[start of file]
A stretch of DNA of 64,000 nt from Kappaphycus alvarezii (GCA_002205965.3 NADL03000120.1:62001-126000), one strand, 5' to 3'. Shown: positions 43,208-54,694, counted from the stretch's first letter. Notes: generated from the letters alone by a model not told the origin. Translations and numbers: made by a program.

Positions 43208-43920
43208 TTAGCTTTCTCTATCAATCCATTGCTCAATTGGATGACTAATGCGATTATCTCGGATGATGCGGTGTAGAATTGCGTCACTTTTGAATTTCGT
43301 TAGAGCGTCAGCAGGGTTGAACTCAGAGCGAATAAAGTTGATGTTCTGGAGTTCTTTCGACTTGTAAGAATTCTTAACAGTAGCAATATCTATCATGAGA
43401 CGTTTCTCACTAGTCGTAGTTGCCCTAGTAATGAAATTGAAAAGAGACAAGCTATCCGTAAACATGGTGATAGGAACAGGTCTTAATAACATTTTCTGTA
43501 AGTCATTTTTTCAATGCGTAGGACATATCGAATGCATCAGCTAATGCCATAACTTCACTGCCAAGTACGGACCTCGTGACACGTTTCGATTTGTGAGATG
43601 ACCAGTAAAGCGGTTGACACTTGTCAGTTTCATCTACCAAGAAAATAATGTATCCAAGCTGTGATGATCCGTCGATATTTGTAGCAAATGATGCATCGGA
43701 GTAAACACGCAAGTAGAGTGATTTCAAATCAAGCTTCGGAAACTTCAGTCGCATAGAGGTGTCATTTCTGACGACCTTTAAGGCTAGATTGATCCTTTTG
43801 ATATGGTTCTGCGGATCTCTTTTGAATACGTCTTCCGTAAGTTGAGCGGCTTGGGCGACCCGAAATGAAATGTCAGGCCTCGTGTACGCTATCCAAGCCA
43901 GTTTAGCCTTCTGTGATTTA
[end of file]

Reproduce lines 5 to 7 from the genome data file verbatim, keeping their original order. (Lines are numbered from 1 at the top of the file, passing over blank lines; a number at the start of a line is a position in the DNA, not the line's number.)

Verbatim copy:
43401 CGTTTCTCACTAGTCGTAGTTGCCCTAGTAATGAAATTGAAAAGAGACAAGCTATCCGTAAACATGGTGATAGGAACAGGTCTTAATAACATTTTCTGTA
43501 AGTCATTTTTTCAATGCGTAGGACATATCGAATGCATCAGCTAATGCCATAACTTCACTGCCAAGTACGGACCTCGTGACACGTTTCGATTTGTGAGATG
43601 ACCAGTAAAGCGGTTGACACTTGTCAGTTTCATCTACCAAGAAAATAATGTATCCAAGCTGTGATGATCCGTCGATATTTGTAGCAAATGATGCATCGGA